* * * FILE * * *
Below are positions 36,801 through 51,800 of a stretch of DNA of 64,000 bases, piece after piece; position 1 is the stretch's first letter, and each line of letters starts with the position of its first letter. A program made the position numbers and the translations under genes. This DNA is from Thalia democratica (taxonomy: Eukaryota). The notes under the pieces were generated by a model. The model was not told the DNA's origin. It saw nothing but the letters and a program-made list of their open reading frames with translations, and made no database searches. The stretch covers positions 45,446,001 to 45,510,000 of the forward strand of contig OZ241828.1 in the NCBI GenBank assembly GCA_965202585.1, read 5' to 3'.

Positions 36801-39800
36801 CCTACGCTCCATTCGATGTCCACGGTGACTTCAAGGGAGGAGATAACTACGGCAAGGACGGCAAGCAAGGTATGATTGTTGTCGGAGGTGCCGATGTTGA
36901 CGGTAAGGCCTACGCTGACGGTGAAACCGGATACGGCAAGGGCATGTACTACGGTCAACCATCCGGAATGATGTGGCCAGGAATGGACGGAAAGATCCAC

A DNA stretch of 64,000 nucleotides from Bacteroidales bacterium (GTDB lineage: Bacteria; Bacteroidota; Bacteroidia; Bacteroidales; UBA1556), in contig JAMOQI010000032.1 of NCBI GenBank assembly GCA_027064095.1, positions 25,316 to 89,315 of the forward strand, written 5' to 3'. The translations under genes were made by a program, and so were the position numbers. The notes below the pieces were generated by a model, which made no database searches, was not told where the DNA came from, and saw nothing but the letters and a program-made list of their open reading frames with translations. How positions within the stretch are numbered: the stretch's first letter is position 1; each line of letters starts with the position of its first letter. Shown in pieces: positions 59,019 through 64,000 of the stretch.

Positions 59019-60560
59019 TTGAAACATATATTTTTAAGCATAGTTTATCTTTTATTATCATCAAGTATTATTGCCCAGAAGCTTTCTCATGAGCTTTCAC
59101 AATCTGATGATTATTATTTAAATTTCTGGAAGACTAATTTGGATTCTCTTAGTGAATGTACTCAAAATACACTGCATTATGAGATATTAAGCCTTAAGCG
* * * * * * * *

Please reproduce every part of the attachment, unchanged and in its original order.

Below are positions 36,801 through 51,800 of a stretch of DNA of 64,000 bases, piece after piece; position 1 is the stretch's first letter, and each line of letters starts with the position of its first letter. A program made the position numbers and the translations under genes. This DNA is from Thalia democratica (taxonomy: Eukaryota). The notes under the pieces were generated by a model. The model was not told the DNA's origin. It saw nothing but the letters and a program-made list of their open reading frames with translations, and made no database searches. The stretch covers positions 45,446,001 to 45,510,000 of the forward strand of contig OZ241828.1 in the NCBI GenBank assembly GCA_965202585.1, read 5' to 3'.

Positions 36801-39800
36801 CCTACGCTCCATTCGATGTCCACGGTGACTTCAAGGGAGGAGATAACTACGGCAAGGACGGCAAGCAAGGTATGATTGTTGTCGGAGGTGCCGATGTTGA
36901 CGGTAAGGCCTACGCTGACGGTGAAACCGGATACGGCAAGGGCATGTACTACGGTCAACCATCCGGAATGATGTGGCCAGGAATGGACGGAAAGATCCAC

A DNA stretch of 64,000 nucleotides from Bacteroidales bacterium (GTDB lineage: Bacteria; Bacteroidota; Bacteroidia; Bacteroidales; UBA1556), in contig JAMOQI010000032.1 of NCBI GenBank assembly GCA_027064095.1, positions 25,316 to 89,315 of the forward strand, written 5' to 3'. The translations under genes were made by a program, and so were the position numbers. The notes below the pieces were generated by a model, which made no database searches, was not told where the DNA came from, and saw nothing but the letters and a program-made list of their open reading frames with translations. How positions within the stretch are numbered: the stretch's first letter is position 1; each line of letters starts with the position of its first letter. Shown in pieces: positions 59,019 through 64,000 of the stretch.

Positions 59019-60560
59019 TTGAAACATATATTTTTAAGCATAGTTTATCTTTTATTATCATCAAGTATTATTGCCCAGAAGCTTTCTCATGAGCTTTCAC
59101 AATCTGATGATTATTATTTAAATTTCTGGAAGACTAATTTGGATTCTCTTAGTGAATGTACTCAAAATACACTGCATTATGAGATATTAAGCCTTAAGCG